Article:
Guest Post

Evaluating Summarization Systems

May 23 2016 · by
We’re excited for tomorrow’s online discussion about automatic text summarization! You can register here.
During the event, Mohamed AlTantawy, CTO of Agolo, will explain the tech behind their summarization tool. In this blog post, he describes how his team evaluates the quality of summaries produced by their system. Join us tomorrow to learn more and ask questions about the approach!

Evaluating the quality of algorithmically created summaries is a very hard task. There are two main approaches to evaluating summaries: automatic and manual. While both approaches need human input, the automatic approach only needs human effort to build the reference summaries. Once we have the reference or gold standard summaries, there are metrics that can automatically determine the quality of the generated summaries by comparing them to the human created references. Automatic evaluation of summaries has been an active area of research for a long time and it is still far from being solved.

At Agolo, we are always tuning and improving our summarization engines. Without a systematic approach for evaluating our work, it would be impossible to measure our progress. In this blog post, will focus on the methods we use to evaluate our multi-document news summarizer. Some of the automatic evaluation methods discussed below do not lend themselves to evaluating some of our other systems, such as our engine for summarizing long-format reports or our domain-specific summarizers. This is due to the lack of a human-created gold standard. The widely different formats (and sometimes genres) of documents makes it hard to evaluate different summarization tasks on the same standard. For example, most of the highly adopted Document Understanding Conference (DUC) datasets are newswire documents which make it unfit to evaluate the summaries of SEC filings. In these cases, we opt to use human evaluations with the goal of understanding and learning new evaluation methods to fully automate them.  


Since being introduced by Chin-Yew Ling in 2004, Rouge has become the de facto metric for automatic summarization evaluation. Rouge stands for Recall-Oriented Understudy of Gisting Evaluation. It is a recall-based metric to automatically determine the quality of an algorithmically generated summary by comparing it to other gold-standard summaries created by humans. This metric measures content overlap between two summaries which means that the distance between two summaries can be established as a function of their vocabulary and how this vocabulary is used.

Rouge has a couple of limitations:

  • To use Rouge, one has to use reference summaries that typically involve expensive human effort. Moreover, selecting content to serve as summaries is not a deterministic problem. Human inter-agreement is low when it comes to choosing sentences that best represent a document, let alone a group of documents. Lin and Hovy investigated the DUC 2001 human assessment data and found that humans expressed agreement about 82% of the time in 5,921 total judgments on the single document summarization evaluation task.  
  • Semantic equivalence is another problem. Two sentences may express the same meaning using different words. Such scenarios will be harshly penalized by Rouge. ParaEval is another approach to automatically evaluating summaries using paraphrases.


Our summarization engines are mostly extractive. However, in many cases, we change the original sentences to make the summaries more readable. For example, coreference resolution is often used to replace pronouns and other references with their original entities, for example, the following sentence:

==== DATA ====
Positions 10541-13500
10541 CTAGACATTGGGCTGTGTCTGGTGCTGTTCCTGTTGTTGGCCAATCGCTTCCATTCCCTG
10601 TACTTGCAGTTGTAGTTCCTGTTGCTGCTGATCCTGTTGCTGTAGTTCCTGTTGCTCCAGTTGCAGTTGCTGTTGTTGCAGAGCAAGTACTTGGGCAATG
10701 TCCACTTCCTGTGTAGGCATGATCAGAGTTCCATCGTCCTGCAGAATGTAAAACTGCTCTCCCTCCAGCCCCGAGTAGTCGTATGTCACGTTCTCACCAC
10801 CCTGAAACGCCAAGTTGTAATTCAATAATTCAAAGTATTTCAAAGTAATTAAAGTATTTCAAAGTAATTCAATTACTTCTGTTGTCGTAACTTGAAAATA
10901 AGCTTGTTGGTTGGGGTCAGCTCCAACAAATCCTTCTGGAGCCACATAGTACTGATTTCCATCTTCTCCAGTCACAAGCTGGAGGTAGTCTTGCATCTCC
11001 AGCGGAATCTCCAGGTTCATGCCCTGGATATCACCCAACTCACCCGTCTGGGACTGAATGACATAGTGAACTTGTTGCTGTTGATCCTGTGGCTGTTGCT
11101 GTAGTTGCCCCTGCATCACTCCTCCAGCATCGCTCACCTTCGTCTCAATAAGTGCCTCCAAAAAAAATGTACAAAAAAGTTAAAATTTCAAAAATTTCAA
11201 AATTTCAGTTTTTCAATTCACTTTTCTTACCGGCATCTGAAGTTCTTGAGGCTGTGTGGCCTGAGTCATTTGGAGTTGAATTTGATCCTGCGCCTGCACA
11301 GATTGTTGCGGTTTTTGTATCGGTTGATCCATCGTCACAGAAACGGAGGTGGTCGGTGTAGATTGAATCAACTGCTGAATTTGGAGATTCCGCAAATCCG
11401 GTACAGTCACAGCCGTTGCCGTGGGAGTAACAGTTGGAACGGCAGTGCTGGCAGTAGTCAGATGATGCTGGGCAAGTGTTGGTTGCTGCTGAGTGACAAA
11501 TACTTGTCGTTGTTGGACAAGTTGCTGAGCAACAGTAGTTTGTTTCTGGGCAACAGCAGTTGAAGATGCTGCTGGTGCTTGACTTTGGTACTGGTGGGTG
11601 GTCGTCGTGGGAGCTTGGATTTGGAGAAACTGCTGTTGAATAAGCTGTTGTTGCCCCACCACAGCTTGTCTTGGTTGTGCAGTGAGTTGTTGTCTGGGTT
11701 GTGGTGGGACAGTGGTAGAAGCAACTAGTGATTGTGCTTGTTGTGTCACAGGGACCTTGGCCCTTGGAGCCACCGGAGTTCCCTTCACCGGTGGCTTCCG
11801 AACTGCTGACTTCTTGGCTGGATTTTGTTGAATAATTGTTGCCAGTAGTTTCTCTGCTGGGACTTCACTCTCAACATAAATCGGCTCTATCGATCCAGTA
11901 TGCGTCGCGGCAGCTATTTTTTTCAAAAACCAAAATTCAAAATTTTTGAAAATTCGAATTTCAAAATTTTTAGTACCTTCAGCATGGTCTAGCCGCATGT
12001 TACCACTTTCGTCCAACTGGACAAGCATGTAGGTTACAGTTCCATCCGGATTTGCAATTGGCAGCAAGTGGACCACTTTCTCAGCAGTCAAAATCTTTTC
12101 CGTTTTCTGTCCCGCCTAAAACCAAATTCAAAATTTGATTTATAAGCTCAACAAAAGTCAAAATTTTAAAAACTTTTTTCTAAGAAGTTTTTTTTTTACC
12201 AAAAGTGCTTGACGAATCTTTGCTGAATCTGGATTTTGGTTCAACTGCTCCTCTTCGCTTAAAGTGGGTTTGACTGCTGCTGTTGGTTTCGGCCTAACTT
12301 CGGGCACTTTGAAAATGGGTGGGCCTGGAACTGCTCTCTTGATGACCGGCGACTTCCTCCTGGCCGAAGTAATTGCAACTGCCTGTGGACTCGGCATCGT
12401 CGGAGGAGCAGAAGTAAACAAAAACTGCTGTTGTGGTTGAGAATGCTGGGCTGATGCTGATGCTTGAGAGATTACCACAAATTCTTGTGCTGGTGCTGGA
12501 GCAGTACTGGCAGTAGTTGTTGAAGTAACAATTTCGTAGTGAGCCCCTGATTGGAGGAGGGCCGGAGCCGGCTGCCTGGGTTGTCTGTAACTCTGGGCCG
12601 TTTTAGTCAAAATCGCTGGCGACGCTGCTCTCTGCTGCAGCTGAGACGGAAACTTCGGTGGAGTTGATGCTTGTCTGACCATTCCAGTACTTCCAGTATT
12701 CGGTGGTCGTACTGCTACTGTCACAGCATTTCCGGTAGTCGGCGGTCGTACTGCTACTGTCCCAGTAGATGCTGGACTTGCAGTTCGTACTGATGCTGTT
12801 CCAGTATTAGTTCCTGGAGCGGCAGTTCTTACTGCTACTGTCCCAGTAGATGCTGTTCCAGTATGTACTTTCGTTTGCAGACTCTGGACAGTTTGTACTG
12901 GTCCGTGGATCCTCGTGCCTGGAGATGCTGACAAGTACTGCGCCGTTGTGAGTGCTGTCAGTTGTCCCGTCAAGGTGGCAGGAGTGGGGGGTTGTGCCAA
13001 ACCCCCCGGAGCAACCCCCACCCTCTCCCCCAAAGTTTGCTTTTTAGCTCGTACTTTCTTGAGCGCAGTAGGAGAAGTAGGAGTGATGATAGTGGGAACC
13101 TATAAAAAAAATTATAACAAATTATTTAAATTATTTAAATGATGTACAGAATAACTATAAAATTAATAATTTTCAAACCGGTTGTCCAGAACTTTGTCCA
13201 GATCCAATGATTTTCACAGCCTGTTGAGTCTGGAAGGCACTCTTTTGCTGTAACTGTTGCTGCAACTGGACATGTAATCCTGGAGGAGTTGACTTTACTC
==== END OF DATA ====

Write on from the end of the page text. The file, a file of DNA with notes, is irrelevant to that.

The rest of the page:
The market is maturing,” and opening retail stores in India helps “form the building blocks” for the firm in the country, he said.

would change to:

India’s smartphone market is maturing,” and opening retail stores in India helps “form the building blocks” for the firm in the country, Rushabh Doshi said.

As a result, we want to ensure that the modified sentence will not affect the readability of the summaries. The Gunning Fox Index measures the readability of English writing. The index estimates the years of formal education needed to understand the text on a first reading. It is a linear equation of the average sentence length and percentage of complex words whose scale provides an estimate of grade level. Complex words are defined as words with three or more syllables. Text with a Fog Index value over 18 is generally considered unreadable.  

Fog Index = 0.4 (average number of words per sentence + percent of complex words)

For the purpose of this task, we are not interested in the absolute values of the Fox Index, but rather in the relative score of the modified text when compared to the original text. We ensure that that the difference in readability score between the original text and the modified text remains within a 10% scale. This method will become useful as we move from extractive to abstractive summaries.

Speed and Complexity

The speed of the summarization engine is another aspect that we continuously evaluate. As the amounts of text we summarize daily grows, we have to make to make sure that our engines will work efficiently and scale with big volume of data.

Our summarization algorithm transforms the input text into high-dimensional sparse vectors, which can be efficiently analyzed in linear time O(n) to produce the final summaries. The theoretical analysis is borne out in our performance logs, which shows the processing time increasing linearly with respect to the size of the input documents. For examples, summarizing a little more than 7,500 words (7 news articles), takes less than half a second.


- Mohamed AlTantawy, Agolo

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